Prince Harry is continuing to open up about his mental health in a way not seen from any royal since his mother, Princess Diana. In new Apple TV+ series The Me You Can't See, which he co-created with Oprah Winfrey, the prince discusses the trauma of Diana's death in a car crash in 1997, when he was 12 years old, the Guardian reports. He tells Winfrey that in the famous images of him walking with other family members behind his mother's coffin at her funeral, it was "like I was outside of my body and just walking along doing what was expected of me." He says the family never discussed Diana's death and he tried not to think about it but in later years, he turned to drugs and alcohol to dull the pain, reports USA Today.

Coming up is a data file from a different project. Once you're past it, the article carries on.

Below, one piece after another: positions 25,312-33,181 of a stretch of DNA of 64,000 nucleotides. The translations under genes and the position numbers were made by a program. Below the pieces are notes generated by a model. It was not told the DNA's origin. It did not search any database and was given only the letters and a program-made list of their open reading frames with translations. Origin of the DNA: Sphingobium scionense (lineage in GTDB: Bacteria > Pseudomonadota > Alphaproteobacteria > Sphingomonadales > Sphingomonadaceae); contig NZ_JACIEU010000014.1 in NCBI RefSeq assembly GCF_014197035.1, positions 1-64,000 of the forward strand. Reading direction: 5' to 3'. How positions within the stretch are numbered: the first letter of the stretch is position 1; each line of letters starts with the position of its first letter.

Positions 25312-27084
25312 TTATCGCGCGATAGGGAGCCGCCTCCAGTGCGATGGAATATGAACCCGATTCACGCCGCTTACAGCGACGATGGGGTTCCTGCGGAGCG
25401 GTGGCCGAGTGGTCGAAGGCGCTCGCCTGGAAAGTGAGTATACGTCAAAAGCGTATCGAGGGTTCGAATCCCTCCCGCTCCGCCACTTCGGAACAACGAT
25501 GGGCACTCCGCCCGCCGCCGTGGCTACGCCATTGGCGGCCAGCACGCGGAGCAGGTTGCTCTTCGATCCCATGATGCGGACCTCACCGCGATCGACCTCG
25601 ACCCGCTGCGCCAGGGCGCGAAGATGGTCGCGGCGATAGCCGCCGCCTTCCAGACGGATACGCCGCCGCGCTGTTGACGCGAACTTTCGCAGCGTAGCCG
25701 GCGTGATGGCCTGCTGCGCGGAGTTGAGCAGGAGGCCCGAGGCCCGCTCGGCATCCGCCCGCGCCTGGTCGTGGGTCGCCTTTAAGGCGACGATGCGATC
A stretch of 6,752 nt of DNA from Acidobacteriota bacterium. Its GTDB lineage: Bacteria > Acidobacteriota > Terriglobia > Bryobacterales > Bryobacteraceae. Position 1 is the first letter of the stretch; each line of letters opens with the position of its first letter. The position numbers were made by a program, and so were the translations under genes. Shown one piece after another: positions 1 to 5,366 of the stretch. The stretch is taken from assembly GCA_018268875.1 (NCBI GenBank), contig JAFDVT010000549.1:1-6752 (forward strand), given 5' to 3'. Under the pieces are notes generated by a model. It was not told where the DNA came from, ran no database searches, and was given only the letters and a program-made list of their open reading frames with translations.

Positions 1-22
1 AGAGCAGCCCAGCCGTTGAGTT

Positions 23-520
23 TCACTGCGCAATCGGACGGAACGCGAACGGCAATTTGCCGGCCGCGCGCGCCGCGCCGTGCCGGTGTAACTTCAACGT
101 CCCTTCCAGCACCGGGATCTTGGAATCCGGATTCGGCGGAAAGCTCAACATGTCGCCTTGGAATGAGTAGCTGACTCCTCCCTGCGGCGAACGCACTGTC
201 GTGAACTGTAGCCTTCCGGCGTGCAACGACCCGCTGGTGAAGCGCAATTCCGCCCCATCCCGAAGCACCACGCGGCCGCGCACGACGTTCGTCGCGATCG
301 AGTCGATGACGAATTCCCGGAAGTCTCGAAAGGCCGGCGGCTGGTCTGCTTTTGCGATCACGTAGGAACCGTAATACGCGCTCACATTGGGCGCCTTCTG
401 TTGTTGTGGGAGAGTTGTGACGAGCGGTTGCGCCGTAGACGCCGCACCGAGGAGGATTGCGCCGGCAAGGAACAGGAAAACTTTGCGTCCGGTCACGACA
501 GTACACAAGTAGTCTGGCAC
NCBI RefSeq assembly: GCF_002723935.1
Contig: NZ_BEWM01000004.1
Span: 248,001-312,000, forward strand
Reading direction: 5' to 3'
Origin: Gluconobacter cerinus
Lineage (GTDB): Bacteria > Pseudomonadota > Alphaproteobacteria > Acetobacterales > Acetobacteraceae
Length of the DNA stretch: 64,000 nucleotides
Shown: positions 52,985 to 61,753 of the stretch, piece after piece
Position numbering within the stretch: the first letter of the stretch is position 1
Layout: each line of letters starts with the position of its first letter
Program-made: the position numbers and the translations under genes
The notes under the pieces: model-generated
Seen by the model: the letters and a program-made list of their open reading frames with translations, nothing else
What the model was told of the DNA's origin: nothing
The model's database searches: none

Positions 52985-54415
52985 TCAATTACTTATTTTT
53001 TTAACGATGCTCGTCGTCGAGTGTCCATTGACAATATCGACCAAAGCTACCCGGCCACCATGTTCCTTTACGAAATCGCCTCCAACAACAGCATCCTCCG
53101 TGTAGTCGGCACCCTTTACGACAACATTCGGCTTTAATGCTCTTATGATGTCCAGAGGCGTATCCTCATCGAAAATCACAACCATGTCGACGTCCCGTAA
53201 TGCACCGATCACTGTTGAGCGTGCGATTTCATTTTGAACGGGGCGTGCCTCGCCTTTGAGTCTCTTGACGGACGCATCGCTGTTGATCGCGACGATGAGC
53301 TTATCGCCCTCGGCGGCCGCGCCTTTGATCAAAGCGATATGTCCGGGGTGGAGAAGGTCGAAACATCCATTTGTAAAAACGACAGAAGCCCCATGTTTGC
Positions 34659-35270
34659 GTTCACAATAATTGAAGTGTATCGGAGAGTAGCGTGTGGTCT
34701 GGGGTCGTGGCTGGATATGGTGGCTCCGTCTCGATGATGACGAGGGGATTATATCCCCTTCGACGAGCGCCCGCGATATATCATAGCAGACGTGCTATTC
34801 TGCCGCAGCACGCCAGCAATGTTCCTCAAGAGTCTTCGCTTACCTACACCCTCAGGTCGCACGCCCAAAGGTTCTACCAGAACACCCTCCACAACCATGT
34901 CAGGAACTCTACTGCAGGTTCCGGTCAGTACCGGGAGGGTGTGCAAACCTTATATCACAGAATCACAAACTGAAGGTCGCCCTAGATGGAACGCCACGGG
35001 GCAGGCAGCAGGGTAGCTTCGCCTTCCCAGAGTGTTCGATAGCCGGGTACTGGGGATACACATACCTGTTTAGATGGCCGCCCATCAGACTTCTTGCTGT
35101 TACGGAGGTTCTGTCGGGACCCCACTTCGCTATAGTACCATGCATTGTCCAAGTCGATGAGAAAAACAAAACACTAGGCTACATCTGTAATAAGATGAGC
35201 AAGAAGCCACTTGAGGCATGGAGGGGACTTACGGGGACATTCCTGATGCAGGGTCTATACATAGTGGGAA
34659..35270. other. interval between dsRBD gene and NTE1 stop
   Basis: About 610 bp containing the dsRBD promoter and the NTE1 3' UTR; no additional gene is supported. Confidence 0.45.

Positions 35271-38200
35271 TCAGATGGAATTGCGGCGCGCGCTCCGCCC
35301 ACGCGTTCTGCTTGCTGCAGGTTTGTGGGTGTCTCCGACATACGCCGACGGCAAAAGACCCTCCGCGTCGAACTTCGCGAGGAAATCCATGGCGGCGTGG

He says he experienced severe anxiety from ages 28 to 32, which he called a "nightmare" period. "I was willing to drink, I was willing to take drugs, I was willing to try and do the things that made me feel less like I was feeling." Harry says that after Meghan Markle suggested he try therapy, he realized it was essential for his own well-being and that of their relationship. "When she said, 'I think you need to see someone,' it was in reaction to an argument that we had," Harry explained. "And in that argument, not knowing about it, I reverted back to 12-year-old Harry." Variety reports that the first three episodes of the series are structured around the search for help and track Harry's own progress through recognizing the need for help, asking for it, and finding a method that works. He tells Winfrey that EMDR therapy has helped him deal with the feelings associated with his mother's death that return every time he flies into London. (Read more Prince Harry stories.)